According to M.H. Abrams, romanticism’s emergence corresponds to a point in time in which neo-classical literary theory begins to give way to theories of expressive form, which emphasise the individual faculties and mind of the poet or author to a greater extent, paving the way for the sort of cult of the autonomous artwork operating in modernist literature. Terry Pinkard describes it as one among many of the imaginative and cultural responses to the French Revolution, a means of locating the subjective experience of the individual relative to broader discourses associated with political liberty and emancipation from monarchical authority. This manifests itself most clearly in the breaks from classical form, which Abrams has identified, but also in a manner which is less overtly obvious. Pinkard for instance, identifies the historical unprecedentedness of the centrality afforded to the individual imagination within European modernity as a distinctive aspect of cultural expression which emerges in the nineteenth century. Hegel, writing on this key juncture within the history of Spirit, identifies its arrival as indicative of the movement of Spirit more in the direction of a self-undermining scepticism, a period of time in which previously regnant ideals are dissolved. Art produced within the context of European modernity, will therefore inevitably exhibit a greater tendency towards inwardness and individuality, with the result that the critical reception of works within which the individual’s concerns are emphasised. This has the consequence that art no longer manifests a devotion to any broader Idea, such as God, society or the state, except as a partially ironised exercise. Modern art then becomes an exercise within which the subject exhibits themselves to the viewer, in a recognition of a lack of unmediated access to these ‘givens’. Eagleton has made these trends, described above, legible within the context of literary modernism, identifying Hegel’s conception of Spirit with the alienated subjectivity of the bourgeois subject. Habermas does so specifically with regard to the works of Baudelaire, describing how, as the process of modernisation begins to accelerate in the nineteenth century, established means of locating oneself relative to one’s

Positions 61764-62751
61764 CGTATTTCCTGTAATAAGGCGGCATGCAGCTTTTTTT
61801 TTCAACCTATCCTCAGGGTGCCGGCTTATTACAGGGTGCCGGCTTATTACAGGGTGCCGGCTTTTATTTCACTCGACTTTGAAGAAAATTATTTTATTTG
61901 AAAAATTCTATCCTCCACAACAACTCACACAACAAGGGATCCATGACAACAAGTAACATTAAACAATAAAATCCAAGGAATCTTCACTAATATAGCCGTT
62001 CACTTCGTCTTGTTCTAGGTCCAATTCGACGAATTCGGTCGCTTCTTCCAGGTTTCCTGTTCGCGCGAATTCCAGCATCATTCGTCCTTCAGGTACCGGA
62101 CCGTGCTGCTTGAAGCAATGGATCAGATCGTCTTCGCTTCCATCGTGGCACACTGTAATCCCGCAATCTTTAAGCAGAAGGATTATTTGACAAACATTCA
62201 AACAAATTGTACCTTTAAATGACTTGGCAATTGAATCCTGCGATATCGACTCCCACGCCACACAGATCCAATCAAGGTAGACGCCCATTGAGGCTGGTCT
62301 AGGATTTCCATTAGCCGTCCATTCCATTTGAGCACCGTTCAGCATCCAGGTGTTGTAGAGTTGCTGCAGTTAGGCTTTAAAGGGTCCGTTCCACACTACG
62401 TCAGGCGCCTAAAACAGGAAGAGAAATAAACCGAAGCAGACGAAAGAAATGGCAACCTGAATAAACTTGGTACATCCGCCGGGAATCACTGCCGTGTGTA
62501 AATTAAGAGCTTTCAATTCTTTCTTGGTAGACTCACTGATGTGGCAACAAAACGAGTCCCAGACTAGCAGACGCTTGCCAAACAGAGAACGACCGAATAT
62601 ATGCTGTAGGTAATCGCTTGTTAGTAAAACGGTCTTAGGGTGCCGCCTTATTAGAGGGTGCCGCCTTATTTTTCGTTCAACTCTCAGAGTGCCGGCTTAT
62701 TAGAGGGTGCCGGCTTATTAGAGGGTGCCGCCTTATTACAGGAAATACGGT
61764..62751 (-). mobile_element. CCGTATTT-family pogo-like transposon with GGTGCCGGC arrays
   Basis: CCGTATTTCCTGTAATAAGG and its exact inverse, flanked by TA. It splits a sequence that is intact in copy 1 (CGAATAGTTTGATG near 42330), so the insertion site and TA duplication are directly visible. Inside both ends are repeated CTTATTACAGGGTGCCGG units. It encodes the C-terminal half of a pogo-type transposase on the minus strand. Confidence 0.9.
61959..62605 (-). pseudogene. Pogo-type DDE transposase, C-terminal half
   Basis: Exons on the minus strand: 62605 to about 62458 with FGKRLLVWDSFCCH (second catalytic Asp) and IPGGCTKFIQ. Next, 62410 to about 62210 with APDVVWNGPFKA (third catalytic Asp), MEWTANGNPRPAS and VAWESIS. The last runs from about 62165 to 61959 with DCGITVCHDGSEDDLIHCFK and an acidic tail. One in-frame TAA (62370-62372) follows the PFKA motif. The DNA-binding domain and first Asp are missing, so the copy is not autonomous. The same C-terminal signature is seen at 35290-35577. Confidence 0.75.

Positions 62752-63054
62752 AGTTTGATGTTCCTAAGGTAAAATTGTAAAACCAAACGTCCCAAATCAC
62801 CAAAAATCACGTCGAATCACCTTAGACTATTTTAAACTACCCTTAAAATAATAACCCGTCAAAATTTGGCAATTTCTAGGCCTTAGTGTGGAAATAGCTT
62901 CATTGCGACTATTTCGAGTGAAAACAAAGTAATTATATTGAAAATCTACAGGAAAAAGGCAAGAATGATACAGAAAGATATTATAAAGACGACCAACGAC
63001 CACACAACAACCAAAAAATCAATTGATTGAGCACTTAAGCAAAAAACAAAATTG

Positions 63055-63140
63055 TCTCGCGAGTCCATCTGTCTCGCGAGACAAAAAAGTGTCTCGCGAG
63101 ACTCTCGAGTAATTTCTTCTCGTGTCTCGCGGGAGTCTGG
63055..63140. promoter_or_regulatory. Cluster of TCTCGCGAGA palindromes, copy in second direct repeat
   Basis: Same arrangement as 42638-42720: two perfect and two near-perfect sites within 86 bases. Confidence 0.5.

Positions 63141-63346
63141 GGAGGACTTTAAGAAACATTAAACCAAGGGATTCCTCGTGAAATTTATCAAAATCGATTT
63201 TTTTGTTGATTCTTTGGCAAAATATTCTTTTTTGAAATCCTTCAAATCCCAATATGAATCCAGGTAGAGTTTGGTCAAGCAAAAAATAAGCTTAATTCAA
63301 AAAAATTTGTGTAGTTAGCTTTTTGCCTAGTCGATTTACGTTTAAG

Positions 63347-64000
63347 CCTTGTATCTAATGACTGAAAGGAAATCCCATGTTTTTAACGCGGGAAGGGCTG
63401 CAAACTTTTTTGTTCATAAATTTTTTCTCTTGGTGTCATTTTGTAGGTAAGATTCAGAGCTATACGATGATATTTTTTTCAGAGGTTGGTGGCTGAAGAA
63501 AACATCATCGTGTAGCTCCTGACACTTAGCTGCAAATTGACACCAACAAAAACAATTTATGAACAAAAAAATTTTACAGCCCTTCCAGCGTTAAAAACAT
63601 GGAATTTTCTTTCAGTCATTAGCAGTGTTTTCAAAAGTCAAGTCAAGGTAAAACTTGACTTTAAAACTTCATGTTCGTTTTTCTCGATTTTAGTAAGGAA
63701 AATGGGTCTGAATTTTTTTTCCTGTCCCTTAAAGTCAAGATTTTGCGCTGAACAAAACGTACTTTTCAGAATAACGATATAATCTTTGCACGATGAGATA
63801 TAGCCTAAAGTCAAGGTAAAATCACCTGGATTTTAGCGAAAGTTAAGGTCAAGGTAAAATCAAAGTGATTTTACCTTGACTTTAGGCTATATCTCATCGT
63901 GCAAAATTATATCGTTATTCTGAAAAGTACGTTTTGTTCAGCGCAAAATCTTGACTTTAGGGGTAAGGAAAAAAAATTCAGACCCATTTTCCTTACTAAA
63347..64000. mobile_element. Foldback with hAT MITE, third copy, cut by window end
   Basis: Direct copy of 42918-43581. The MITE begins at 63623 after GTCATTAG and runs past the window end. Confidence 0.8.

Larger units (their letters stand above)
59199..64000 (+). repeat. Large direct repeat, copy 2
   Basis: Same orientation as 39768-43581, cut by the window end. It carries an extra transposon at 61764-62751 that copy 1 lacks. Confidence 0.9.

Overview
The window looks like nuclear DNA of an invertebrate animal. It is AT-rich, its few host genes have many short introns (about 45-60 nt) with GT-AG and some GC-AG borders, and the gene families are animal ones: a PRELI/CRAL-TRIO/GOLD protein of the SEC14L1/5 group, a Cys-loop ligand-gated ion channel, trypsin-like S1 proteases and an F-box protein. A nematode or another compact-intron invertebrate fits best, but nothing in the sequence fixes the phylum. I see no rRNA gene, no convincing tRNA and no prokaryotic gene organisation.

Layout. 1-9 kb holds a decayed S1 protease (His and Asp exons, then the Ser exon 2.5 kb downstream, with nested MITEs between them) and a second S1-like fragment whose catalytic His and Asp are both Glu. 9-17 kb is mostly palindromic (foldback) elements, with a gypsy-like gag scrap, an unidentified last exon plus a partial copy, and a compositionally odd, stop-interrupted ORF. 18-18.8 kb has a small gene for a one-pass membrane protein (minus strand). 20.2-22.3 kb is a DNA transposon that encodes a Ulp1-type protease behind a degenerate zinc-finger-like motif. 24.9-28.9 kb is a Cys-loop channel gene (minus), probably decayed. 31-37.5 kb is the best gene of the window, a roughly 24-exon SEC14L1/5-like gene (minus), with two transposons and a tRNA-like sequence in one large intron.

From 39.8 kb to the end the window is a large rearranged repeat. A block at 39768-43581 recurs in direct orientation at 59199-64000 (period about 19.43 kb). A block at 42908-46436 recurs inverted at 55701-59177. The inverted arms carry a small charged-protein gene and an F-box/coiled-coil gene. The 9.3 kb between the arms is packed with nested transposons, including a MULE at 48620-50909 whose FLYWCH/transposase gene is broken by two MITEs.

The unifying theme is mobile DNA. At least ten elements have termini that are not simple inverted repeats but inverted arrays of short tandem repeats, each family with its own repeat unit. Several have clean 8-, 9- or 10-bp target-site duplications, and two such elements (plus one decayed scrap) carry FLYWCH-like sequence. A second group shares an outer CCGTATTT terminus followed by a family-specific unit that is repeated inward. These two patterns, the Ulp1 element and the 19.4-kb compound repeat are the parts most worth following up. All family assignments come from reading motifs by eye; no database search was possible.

environment becomes increasingly untenable. It is here that we may once more consider the potency of modernism’s attempt to develop symbolic frameworks out of mythology, as if in pursuit of some kind of symbolic framework that can make for up for the absent Idea.

Literary criticism